Star Wars: Battlefront 2 has created a veritable firestorm of controversy thanks to how DICE and Electronic Arts went about implementing microtransactions and loot boxes in the PlayStation 4, Xbox One, and PC shooter. Consumer outrage forced the suspension of microtransactions last week after a reported call from Disney, but investors and others from the business community are completely misreading where the outrage is coming from.
A note to clients from KeyBanc Capital Markets analyst Evan Wingren shared by CNBC typifies the kind of response from the investment community over the Star Wars: Battlefront 2 controversy.
“Gamers aren’t overcharged, they’re undercharged (and we’re gamers),” Wingren argued. “This saga has been a perfect storm for overreaction as it involves EA, Star Wars, reddit [sic], and certain purist gaming journalists/outlets who dislike MTX.”
He went on to explain that gamers who spent $60 on Star Wars: Battlefront 2 and then purchases $20 worth of loot boxes a month for one would spend roughly 40 centers per hour of entertainment, assuming they played for 2.5 hours a day during the year. By comparison, TV watching costs 60 to 65 cents per hour, movie rentals are 80 centers per hours, and watching a movie in a theater is $3 per hours.
“If you take a step back and look at the data, an hour of video game content is still one of the cheapest forms of entertainment,” he explained. “Quantitative analysis shows that video game publishers are actually charging gamers at a relatively inexpensive rate, and should probably raise prices.”
This, of course, completely misses the point behind why the Star Wars: Battlefront 2 community has been so enraged. The microtransactions and loot boxes are certainly part of the complaints, but the reason those who have played the game from the beta through the EA/Origin Access trials through launch is because loot boxes are directly tied to a shallow and forcibly drawn-out player progression.
Let’s compare other popular shooters like Overwatch and Call of Duty: WW2. The former has purely cosmetic loot boxes that have no tie to gameplay whatsoever beyond how a character may look. Additionally, there is no character progression system, and all characters are unlocked immediately. There have been light complaints about the chances to earn certain outfits during Overwatch events but nothing reaching the vitriol of the Star Wars: Battlefront 2 controversy.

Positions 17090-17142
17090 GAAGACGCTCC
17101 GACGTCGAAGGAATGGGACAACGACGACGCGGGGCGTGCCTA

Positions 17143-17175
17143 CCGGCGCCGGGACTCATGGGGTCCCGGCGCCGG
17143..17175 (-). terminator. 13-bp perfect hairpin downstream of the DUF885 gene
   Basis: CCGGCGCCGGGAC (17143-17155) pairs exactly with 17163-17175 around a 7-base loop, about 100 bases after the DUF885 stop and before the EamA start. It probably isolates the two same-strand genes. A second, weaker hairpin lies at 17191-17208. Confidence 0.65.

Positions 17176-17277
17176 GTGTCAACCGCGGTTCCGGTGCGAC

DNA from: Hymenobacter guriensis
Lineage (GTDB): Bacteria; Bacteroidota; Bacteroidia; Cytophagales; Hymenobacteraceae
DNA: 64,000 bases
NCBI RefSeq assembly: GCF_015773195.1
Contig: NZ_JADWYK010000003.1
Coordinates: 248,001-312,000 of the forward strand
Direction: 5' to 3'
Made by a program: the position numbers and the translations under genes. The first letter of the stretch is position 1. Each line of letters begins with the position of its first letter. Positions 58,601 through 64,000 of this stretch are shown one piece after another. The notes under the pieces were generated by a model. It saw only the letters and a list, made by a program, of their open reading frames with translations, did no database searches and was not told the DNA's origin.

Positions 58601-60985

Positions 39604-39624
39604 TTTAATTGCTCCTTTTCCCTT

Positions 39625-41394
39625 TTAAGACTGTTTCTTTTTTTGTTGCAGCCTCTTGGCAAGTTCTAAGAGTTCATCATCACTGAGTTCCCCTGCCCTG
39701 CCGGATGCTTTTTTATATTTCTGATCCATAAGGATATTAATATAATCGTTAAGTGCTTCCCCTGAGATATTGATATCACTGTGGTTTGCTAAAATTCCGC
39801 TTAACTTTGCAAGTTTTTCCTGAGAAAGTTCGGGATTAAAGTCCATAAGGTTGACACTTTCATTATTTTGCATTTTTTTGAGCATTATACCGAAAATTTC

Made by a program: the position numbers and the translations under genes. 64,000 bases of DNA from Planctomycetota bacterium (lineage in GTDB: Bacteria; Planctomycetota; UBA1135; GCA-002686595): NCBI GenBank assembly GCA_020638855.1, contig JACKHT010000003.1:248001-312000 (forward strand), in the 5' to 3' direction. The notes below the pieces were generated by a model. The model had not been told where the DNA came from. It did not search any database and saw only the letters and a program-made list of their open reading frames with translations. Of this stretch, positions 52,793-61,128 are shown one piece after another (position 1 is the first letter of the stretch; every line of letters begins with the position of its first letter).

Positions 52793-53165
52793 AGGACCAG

Meanwhile, Call of Duty: WW2 does have a progression system to unlock new weapons and abilities across five different divisions or classes. Progression in each division and each weapon is tied directly to playing with that division or weapon. There are loot boxes, but they are primarily cosmetic with the chance to get a small XP booster towards using a character or weapon.
The WW2 loot boxes currently don’t have weapons but it wouldn’t be surprising to see them added in the future, like previous Call of Duty loot boxes. It’s not ideal and there have been valid complaints but at least unlocking the vast majority of abilities and weapons is done through gameplay.
Now let’s compare Star Wars: Battlefront 2. Progression of the various classes, ships, heroes, and villains is done completely through Star Cards received from loot boxes even after the removal of the microtransactions. Again, a player’s progress is completely dependent on the Random Number Generator (RNG) of loot boxes. Get enough of the right combination of Star Cards and you can make a class, ship, or hero more powerful than other players.
This is why accusations of the game being pay-to-win became evident after various YouTube personalities showed how quickly they were able to max out classes, ships, and heroes by spending $100 worth of microtransactions to get all the Star Cards and resources they need. The gameplay videos they shared, like Xfactorgaming’s “Pay to Boba“, showed them demolishing players who opted not to spend money or not spend very much money on loot boxes. Throw in the hundreds of hours of gameplay it requires to earn Star Cards while struggling against better-equipped players versus the seconds it takes to spend $100 in Star Wars: Battlefront 2 to gain an advantage over others and it is no wonder why gamers are outraged.
No, gamers aren’t overcharged, but they aren’t overreacting either. They are rightfully upset over a game that exploits their time and money. Star Wars: Battlefront 2 can bring microtransactions back into the fold, but only after DICE and Electronic Arts completely rework the game’s progression system so that it is tied to playtime and performance and not random Star Cards dumped by loot boxes.
[Featured Image by DICE/Electronic Arts]